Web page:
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Report (3rd Day)

Part of Infrastructure Bill [HL] – in the House of Lords at 8:15 pm on 10th November 2014.

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Photo of Baroness Worthington Baroness Worthington Opposition Whip (Lords), Shadow Spokesperson (Energy and Climate Change) 8:15 pm, 10th November 2014

My Lords, I am grateful to the Minister for speaking to her amendments. As she said, there are three aspects to this group. The first is the potential for somebody other than Ofgem to administer the RHI. I am intrigued by this aspect and I wonder whether we may be creeping towards a bit more joined-up government in terms of renewable energy. There is always a tendency to equate renewables with electricity, whereas under the EU mandatory targets agreed for 2020 we are required to move forward on renewable energy, which means electricity, transport and heat. There has been rather a stop-start process of renewable transport fuel support, and a separate body oversees that. Under the RO the renewable electricity side has been the responsibility of Ofgem, and it is now moving to the department, for the Secretary of State specifically to oversee, while Ofgem has been given the RHI to look after. It would seem sensible to me to have one consolidated agency to deal with all renewable energy, so that we could properly assess the best application of our renewable resources to the different markets.

If we apply a biomass unit of energy to the generation of heat we get far more efficiency and far more displacement of carbon in the heat market than we would by going into electricity—or, indeed, into transport fuels. We need a bit of joined-up thinking on our various ways of supporting renewable energy. I wonder whether this gives us an opportunity to have a look at the regulatory framework.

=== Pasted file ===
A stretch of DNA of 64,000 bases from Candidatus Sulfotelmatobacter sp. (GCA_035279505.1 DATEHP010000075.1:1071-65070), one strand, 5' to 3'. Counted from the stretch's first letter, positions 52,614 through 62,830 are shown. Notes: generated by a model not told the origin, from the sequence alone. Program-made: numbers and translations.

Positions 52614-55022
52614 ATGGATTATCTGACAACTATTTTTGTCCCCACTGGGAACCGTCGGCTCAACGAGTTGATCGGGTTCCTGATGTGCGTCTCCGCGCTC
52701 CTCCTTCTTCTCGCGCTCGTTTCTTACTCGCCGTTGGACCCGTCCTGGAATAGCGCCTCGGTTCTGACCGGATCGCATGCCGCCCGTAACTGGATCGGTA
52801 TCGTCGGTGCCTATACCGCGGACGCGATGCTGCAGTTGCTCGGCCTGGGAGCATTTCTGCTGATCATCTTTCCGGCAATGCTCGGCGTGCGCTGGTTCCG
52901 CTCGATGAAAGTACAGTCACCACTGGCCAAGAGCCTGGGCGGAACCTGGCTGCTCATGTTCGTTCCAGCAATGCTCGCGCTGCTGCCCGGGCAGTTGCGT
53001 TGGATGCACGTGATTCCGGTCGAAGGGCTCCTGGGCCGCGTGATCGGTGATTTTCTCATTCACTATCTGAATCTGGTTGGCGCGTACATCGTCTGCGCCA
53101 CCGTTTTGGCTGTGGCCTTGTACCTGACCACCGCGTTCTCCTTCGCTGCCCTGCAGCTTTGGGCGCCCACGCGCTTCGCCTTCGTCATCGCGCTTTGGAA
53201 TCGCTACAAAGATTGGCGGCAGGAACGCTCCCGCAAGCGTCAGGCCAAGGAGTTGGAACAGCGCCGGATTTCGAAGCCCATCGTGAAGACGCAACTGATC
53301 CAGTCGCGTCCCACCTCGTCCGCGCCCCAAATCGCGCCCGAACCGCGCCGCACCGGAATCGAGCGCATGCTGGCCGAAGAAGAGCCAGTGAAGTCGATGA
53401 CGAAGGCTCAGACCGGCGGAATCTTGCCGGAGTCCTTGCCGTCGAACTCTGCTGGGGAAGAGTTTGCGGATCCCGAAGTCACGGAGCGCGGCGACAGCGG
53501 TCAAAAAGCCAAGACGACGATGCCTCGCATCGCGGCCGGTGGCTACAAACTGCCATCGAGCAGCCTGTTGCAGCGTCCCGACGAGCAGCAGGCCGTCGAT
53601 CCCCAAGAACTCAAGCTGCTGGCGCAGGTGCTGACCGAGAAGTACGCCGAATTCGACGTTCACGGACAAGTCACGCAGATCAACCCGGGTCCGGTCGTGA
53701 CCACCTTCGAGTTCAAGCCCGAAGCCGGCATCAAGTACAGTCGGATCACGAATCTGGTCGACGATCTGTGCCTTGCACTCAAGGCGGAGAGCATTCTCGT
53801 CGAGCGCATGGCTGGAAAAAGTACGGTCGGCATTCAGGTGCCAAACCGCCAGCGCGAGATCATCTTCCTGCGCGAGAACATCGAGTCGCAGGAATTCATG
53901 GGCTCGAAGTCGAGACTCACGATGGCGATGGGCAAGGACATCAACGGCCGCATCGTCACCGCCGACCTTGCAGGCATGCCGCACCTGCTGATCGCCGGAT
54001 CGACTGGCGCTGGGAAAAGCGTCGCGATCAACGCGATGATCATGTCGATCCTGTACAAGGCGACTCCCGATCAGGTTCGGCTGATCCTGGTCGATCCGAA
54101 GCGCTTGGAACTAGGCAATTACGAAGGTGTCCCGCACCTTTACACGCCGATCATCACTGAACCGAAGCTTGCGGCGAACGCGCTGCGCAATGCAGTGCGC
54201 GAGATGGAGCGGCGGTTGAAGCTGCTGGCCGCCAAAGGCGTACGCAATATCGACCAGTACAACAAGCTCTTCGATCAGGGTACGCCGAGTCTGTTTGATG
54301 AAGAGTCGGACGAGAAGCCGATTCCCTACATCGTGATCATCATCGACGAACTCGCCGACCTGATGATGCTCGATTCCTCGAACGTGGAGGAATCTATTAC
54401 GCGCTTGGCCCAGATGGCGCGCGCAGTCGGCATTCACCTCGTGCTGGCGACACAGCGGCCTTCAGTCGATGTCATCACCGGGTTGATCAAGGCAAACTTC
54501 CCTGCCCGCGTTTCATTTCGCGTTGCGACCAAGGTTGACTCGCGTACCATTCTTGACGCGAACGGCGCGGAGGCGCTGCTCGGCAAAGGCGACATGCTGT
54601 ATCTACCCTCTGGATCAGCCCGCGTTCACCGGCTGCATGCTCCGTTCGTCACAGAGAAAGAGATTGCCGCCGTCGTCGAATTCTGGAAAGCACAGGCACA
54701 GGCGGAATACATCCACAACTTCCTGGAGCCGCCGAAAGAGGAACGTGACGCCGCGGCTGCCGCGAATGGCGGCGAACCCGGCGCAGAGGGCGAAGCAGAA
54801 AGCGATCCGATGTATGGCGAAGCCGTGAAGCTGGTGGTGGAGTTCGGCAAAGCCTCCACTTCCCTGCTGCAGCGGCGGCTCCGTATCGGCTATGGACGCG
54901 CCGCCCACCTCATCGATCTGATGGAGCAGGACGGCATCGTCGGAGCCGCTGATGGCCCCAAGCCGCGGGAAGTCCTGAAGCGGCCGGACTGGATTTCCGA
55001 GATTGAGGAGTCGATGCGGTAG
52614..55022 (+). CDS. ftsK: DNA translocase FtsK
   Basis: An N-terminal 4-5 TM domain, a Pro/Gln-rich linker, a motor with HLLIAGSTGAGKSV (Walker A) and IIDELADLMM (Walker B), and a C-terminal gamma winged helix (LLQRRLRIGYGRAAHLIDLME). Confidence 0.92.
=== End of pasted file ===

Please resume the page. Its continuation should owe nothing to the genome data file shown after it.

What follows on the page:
On the second part, about third-party payments, I am very supportive of the amendment. It will help to overcome a barrier about which people have personally petitioned me, and said how much of a barrier it is.

On the third point, however, I am afraid that I am not quite so supportive. I do not want to detain us too long, but the Minister and I have spent many a pleasurable afternoon in Committee discussing the RHI. It has not been unnecessarily time-consuming or difficult—we generally tend to get through SIs quickly—but it gives us an opportunity to revisit the RHI and see how it is doing. It would be a shame if we were to create any uncertainty in the industry by moving to the negative resolution procedure. I seek clarification from the Minister. She speaks of uncontroversial straightforward changes and describes them as technical. If that group of potential changes included changes to the subsidy levels for different technologies, that might cause alarm for some people in the sector—particularly if they felt that they would not have the opportunity to petition Members on both sides of the House, to discuss and to raise concerns.

This is an industry that has seen quite a lot of changes, and is subject to rigorous derogations and price control mechanisms. They are incredibly complex, and I do not really want to spend any more afternoons debating them—but I would do so if that would give comfort to the industry. It is a new and growing industry, and we are not quite on track yet for meeting our targets. We need to see considerably higher growth in renewable heat if we are to meet the challenging targets that we have set ourselves. I am seeking reassurances from the Minister that these negative resolution procedures will not increase uncertainty in an industry that we need to see getting stuck into the job of delivering and putting us on a strong footing with regard to our EU targets.